Many consider machines to be brilliant. Such a thing has become a trending thing on twitter. Artists slowly surrender more and more of themselves to the artifice of the machine, hoping to remove humanity out of the equation. Such artists like Yasunao Tone, Florian Hecker, and much of Raster Noton have devoted their very careers to the sort of thing. Yet William Basinski who has in many ways taken that approach has a very different output.
His work is among some of the best deconstruction of music around. Consider Basinski to be the reverse Brian Eno. Where many artists try to add onto the sound Basinski is obsessed with the decay. By focusing on the decay, the sustained tones, the gradual erosion of sound, William shows how the very concept of mortality can be a work of art. Most of his pieces involve a harking back to his previous work to tape loops specifically. Over the course of each one of his pieces the listener is treated to the piece disappearing into almost nothingness.
‘Disintegration Loops’ remains his all-time best work. Created during a time of great stress (poor artist in New York City during the early 2000s) it remembers a time when things looked considerably rosier (the tapes he used were from decades before). As the pieces melted the World Trade Center Tower fell to the ground, disappearing in smoke. It is his best known and most immediately accessible work.
In ‘Nocturnes’ his latest work, Basinski still is curious with the concept of constant looping. Unlike his previous work there is a greater sense of distortion. The work winds its way into the most nostalgic, sad part of the brain. It is a beautiful, tragic piece. With the repetition and distortion there is almost a meditative, trippy effect unlike what he’s done before. Time slows down. Little makes sense. More than a few times the music appears to almost collect itself. Here Basinski employs a different technique than what he has used in the past. It is hard to tell whether or not the piece is dissolving or evolving.
William Basinski continues to evolve, ever gradually, towards the concept of sad machines. Maybe the machines are brilliant but with Basinski’s help he shows that machines have soul too.
Pruitt Igoe is a 4 track E.P on which both Alva Noto and Ben Frost have been invited by Kangding Ray to produce sonic variations on a contemporary architectural myth.
The EP’s title Pruitt Igoe is taken from a gigantic social housing project, completed in 1955 in the U.S. City of St Louis, Missouri, and often regarded as a symbol of the modernist architecture failure. Designed according to the principles of modernism, and by the same architect who would later build the World Trade Center, the project saw a disastrous and violent decline after only a few years, plagued with vandalism and massive criminality, leading to its complete destruction from 1972 onwards. Footage of its demolition are visibly featured in the 1983 movie “Koyaanisqatsi”, scored by Phillip Glass. Pruitt Igoe is more than a post-modern icon, it represents an ancestral movement of hope and disillusion, of perfectly planned models and evaporated dreams. It serves as a judicious metaphor for our era, where the feeling of imbalance and doubt has replaced the certainity of eternal progress and endless economical growth.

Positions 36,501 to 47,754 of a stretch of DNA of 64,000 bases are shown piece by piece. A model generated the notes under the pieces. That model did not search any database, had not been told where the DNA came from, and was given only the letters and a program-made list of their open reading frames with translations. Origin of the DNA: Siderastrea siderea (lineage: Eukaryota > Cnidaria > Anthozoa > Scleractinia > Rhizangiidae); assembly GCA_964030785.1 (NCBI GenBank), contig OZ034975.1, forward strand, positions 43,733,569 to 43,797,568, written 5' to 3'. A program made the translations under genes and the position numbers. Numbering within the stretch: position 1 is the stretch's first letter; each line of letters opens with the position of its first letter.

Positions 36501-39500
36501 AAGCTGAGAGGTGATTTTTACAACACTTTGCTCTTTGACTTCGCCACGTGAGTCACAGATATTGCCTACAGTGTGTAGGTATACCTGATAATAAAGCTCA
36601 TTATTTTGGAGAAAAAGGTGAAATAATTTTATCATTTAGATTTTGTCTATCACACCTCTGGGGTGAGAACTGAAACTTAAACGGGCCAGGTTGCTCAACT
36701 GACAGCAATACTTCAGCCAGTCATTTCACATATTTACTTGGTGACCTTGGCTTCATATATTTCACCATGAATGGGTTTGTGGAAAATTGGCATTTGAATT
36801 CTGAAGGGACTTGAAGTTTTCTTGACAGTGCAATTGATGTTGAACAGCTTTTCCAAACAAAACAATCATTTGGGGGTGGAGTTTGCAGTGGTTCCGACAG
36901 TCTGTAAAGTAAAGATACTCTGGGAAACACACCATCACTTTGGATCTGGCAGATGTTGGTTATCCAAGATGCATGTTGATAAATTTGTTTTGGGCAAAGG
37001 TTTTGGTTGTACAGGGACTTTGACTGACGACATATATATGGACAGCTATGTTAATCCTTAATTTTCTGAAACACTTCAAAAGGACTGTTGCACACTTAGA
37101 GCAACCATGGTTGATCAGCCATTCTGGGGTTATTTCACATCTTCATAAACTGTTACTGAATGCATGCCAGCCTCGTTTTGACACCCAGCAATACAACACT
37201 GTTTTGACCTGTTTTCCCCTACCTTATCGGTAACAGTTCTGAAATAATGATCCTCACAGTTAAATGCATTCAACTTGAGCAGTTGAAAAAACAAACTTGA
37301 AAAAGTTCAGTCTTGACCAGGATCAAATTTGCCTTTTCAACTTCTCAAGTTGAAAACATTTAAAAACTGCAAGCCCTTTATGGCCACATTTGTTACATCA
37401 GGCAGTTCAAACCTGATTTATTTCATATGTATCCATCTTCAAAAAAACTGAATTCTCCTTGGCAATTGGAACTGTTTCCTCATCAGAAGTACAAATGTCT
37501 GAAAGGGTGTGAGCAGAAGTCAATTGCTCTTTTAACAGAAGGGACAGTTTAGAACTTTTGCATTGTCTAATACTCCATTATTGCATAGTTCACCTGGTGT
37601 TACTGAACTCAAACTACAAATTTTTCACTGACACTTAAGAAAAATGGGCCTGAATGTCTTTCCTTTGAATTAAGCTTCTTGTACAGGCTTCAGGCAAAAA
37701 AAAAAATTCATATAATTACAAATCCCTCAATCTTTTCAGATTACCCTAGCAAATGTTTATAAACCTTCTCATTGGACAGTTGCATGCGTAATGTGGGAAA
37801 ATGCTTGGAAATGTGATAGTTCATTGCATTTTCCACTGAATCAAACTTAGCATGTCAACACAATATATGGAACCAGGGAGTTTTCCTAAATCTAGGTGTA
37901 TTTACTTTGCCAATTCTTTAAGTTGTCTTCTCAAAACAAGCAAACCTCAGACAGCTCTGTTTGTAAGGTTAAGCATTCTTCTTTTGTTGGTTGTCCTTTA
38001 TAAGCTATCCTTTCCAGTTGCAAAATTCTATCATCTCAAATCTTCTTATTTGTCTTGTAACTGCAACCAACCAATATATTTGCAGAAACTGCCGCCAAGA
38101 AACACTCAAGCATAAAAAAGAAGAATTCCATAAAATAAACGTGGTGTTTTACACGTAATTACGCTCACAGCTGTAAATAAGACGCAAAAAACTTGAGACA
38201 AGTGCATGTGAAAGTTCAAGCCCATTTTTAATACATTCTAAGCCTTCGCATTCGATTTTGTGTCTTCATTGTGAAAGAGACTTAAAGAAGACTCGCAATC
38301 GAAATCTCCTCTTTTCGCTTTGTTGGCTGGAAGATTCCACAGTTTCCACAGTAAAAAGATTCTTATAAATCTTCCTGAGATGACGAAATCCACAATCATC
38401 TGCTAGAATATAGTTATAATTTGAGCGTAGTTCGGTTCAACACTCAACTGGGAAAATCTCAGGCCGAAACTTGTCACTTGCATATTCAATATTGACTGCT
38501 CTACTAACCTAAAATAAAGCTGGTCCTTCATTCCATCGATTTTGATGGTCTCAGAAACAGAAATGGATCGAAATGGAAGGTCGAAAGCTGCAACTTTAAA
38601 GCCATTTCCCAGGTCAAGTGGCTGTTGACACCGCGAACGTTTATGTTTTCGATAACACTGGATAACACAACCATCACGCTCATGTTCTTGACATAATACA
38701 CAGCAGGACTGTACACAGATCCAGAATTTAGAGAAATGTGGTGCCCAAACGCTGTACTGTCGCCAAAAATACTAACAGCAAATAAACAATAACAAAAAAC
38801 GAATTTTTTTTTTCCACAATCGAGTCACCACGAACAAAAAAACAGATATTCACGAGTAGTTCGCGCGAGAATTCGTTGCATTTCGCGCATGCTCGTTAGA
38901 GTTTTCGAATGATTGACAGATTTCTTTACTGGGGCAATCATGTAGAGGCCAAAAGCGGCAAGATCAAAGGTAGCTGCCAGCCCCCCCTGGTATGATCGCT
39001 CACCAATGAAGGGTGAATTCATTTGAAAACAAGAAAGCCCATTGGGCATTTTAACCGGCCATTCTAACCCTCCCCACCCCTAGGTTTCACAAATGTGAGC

I was hoping that Diamond Version would put out a CD compilation of all 5 EPs they’ve released over the past year or so because they are insanely good. Turns out they did… It was limited to 100 copies and only available in Japan, and I had no idea about it until it had sold out (now on discogs for about £100). I hope it gets a wider release at some point because I really want it.
This video is a very cerebral experience. Unsettling and soothing at the same time. The fade outs in particular are so well done. It perfectly compliments the tribal techno of this Kangding Ray track. From Solens Arc, the composers fourth LP for the boundary pushing Raster Noton label. The album drops February 28th.
In a sleeping mood offers two albums in one. The first album (the bookends of the album) is quiet meditations. But the second has a darker, more beat-driven approach and makes up the ‘core’ of the album. Mixing these two together creates a disorienting experience, one where is it hard to decipher what is about to happen at any given moment. This unpredictability keeps the listener on edge.
The beginning is gentle, sweet, and almost a little sad. It is mostly acoustic, save for the lone guitar. Next up is the core of the album, a quiet, spacious electronic track which employs a bit of threat by the end. Around the third track, things feel less rock-based. Rather they appear to be more interested in Raster Noton’s approach of slowly building and tearing apart. The fifth track shares this aggression, unrelenting in its many noises and rhythms.
On the third track in a sleeping mood keeps everything silent for the first minute. Only after an entire minute of this does the track emerge from slumber. It slowly rises up, a piano, small electronic effect, and barely emits a pulse. It is better off that way, for offering a perfectly stable way to end what is an often dark, dramatic record.
Some of the people involved in this project have previous experience with post-rock. That makes sense given the slow builds, often jarring moments, and completely wordless tracks. The goal is not to offer a hummable melody but rather to show a logical progression. ‘Draft’ succeeds wonderfully in providing the unexpected.
Day by day
From nation to nation
Give us a fucking break
Thanks to rock ‘n’ roll
In Dolby Surround
Stop imperialist pop